The Canadian government has declined to send even more troops to help flood victims in Quebec. This is a very bold move, and it has upset an awful lot of people who think that when people hurt, government has to make it better. The reasons for the decision were stated very plainly -
“As you can appreciate the role of the Canadian Forces is mainly centred on defence activities and therefore they must maintain a capacity in this area to deal with other events should they occur in the country or abroad. Moreover the services you are requesting, if they were authorized, would place the Canadian Forces in competition with the private sector at the local and provincial level which could accomplish this type of reintegration work...”
This is a sound position. Soldiers are for national defence, not for coming to the rescue of people who elect to live in areas subject to disasters. If folks are going to live on a flood plain, or in tornado alley, or (as I do) in an earthquake zone, they shouldn’t do so knowing that the feds are going to use other people’s money to ride to the rescue when things go sideways. Otherwise, there will be more resources spent rescuing people than there would have been had people expected that they would have to rely on their own preparedness, the charity of others, and, yes, the profit-making private sector.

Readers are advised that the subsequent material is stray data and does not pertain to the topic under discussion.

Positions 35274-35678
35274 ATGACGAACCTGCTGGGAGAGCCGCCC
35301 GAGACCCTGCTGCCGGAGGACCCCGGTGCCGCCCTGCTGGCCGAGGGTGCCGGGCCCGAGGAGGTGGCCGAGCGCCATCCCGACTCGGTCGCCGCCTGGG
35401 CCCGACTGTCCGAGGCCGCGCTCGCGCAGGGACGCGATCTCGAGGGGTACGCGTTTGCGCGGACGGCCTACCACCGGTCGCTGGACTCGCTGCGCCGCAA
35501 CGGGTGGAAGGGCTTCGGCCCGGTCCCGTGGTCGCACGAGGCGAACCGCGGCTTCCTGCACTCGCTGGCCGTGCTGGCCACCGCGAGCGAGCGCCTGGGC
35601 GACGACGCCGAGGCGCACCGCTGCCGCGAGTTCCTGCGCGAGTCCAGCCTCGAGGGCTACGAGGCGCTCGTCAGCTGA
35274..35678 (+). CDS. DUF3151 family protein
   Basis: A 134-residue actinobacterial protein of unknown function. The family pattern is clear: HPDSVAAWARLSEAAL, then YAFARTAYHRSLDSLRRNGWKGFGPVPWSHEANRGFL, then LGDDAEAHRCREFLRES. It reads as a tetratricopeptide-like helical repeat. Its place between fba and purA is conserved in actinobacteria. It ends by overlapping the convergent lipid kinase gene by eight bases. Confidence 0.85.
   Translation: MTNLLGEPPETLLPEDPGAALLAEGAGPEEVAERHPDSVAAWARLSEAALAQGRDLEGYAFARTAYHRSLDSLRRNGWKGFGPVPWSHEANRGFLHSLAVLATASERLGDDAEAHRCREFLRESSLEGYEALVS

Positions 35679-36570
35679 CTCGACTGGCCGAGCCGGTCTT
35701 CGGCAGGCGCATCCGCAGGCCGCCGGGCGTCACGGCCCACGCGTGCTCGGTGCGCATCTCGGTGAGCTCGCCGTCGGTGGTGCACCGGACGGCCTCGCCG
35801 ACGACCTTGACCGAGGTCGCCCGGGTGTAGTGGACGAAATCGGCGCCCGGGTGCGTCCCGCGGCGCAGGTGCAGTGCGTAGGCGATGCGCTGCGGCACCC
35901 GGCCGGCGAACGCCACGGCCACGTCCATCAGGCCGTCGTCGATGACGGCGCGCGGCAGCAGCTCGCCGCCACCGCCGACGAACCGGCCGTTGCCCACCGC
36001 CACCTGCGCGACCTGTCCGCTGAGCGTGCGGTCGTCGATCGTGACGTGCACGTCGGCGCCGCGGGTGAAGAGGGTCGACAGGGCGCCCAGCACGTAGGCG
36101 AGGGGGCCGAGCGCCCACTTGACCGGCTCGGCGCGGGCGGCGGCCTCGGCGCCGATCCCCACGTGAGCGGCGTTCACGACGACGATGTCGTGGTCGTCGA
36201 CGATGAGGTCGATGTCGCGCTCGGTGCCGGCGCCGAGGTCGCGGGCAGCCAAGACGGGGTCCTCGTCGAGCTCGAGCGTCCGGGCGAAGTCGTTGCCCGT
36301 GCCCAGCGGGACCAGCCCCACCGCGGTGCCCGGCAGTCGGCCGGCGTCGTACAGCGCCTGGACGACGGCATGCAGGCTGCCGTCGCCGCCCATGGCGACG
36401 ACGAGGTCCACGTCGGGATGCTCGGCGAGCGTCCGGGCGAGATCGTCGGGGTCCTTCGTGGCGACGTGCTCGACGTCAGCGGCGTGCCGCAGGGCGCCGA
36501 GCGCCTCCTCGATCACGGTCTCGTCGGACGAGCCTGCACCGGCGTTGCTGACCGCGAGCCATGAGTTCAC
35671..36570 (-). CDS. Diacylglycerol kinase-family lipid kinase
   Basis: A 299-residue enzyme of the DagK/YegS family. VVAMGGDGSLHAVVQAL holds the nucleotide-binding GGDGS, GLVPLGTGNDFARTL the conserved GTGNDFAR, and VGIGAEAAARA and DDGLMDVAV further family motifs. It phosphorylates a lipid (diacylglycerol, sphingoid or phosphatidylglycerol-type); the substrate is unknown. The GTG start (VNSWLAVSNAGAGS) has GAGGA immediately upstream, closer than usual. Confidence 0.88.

My son, who spends a fair bit of time online, tells me he hasn’t seen this, which suggests to me YOU might also have not seen it. So for today only, here is something that has nothing at all to do with libertarianism -
I am a man who loves his meals, so one would think that I’d be delighted by this bit of news -
“The U.S. Department of Agriculture’s Food Safety and Inspection Service has announced it’s lowering its cooking recommendations for pork, so that the internal temperature of the meat rise needs to rise only to 63 degrees C (145 F).”
Sounds great! If I follow the new USDA guidelines, I won’t have to wait so long to eat! Sadly, after decades of government-induced hysteria on the issue of trichinosis and other pork-ish pathogens, I have become so accustomed to well-done pork that medium-rare pig meat makes me a little squeamish. Ah, government… is there nothing that you can’t ruin?
Of course the US often plays it fast and loose, what with their gun laws and their free speech and now with their pink-in-the-center pork and all, but that’s not the way we do things up north -
“In Canada, the Canadian Food Inspection Agency still advises that all pork be cooked to an internal temperature of 71 C (160 F).”
Perhaps Canadian pigs are just a little more dangerous.
The Samoan tourist industry is apparently upset that their Prime Minister has decided to shift the international dateline from the west side of the island nation to the east. The shift will bring an end to Samoa’s status as the last place in the world on which the sun sets, and initiate its new status as the first place in the world on which the sun rises -
“… Samoa will redraw the already wobbly line in December so the Pacific nation lies on the west, jumping a day into the future to be in line with Australia and New Zealand.